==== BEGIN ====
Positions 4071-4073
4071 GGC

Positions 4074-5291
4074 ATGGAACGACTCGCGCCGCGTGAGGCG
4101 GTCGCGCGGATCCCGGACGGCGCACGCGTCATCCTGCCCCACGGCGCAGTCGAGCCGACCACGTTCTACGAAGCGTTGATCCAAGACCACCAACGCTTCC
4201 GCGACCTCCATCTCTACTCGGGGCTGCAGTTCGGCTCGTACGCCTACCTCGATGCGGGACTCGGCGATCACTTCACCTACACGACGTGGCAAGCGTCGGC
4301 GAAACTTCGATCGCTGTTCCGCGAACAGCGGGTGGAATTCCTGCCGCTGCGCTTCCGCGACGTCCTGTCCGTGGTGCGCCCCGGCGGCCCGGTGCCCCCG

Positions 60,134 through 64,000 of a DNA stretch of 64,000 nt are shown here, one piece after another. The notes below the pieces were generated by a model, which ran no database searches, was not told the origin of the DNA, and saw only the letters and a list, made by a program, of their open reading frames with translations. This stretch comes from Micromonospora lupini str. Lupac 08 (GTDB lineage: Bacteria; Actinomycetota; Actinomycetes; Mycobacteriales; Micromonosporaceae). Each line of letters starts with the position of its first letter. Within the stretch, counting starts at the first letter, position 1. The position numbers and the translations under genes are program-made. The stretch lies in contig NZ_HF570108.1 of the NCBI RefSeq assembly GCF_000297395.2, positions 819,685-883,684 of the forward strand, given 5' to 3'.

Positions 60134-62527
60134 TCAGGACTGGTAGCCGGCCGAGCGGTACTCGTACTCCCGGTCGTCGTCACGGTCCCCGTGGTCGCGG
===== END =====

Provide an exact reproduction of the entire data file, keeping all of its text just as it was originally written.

Positions 4071-4073
4071 GGC

Positions 4074-5291
4074 ATGGAACGACTCGCGCCGCGTGAGGCG
4101 GTCGCGCGGATCCCGGACGGCGCACGCGTCATCCTGCCCCACGGCGCAGTCGAGCCGACCACGTTCTACGAAGCGTTGATCCAAGACCACCAACGCTTCC
4201 GCGACCTCCATCTCTACTCGGGGCTGCAGTTCGGCTCGTACGCCTACCTCGATGCGGGACTCGGCGATCACTTCACCTACACGACGTGGCAAGCGTCGGC
4301 GAAACTTCGATCGCTGTTCCGCGAACAGCGGGTGGAATTCCTGCCGCTGCGCTTCCGCGACGTCCTGTCCGTGGTGCGCCCCGGCGGCCCGGTGCCCCCG

Positions 60,134 through 64,000 of a DNA stretch of 64,000 nt are shown here, one piece after another. The notes below the pieces were generated by a model, which ran no database searches, was not told the origin of the DNA, and saw only the letters and a list, made by a program, of their open reading frames with translations. This stretch comes from Micromonospora lupini str. Lupac 08 (GTDB lineage: Bacteria; Actinomycetota; Actinomycetes; Mycobacteriales; Micromonosporaceae). Each line of letters starts with the position of its first letter. Within the stretch, counting starts at the first letter, position 1. The position numbers and the translations under genes are program-made. The stretch lies in contig NZ_HF570108.1 of the NCBI RefSeq assembly GCF_000297395.2, positions 819,685-883,684 of the forward strand, given 5' to 3'.

Positions 60134-62527
60134 TCAGGACTGGTAGCCGGCCGAGCGGTACTCGTACTCCCGGTCGTCGTCACGGTCCCCGTGGTCGCGG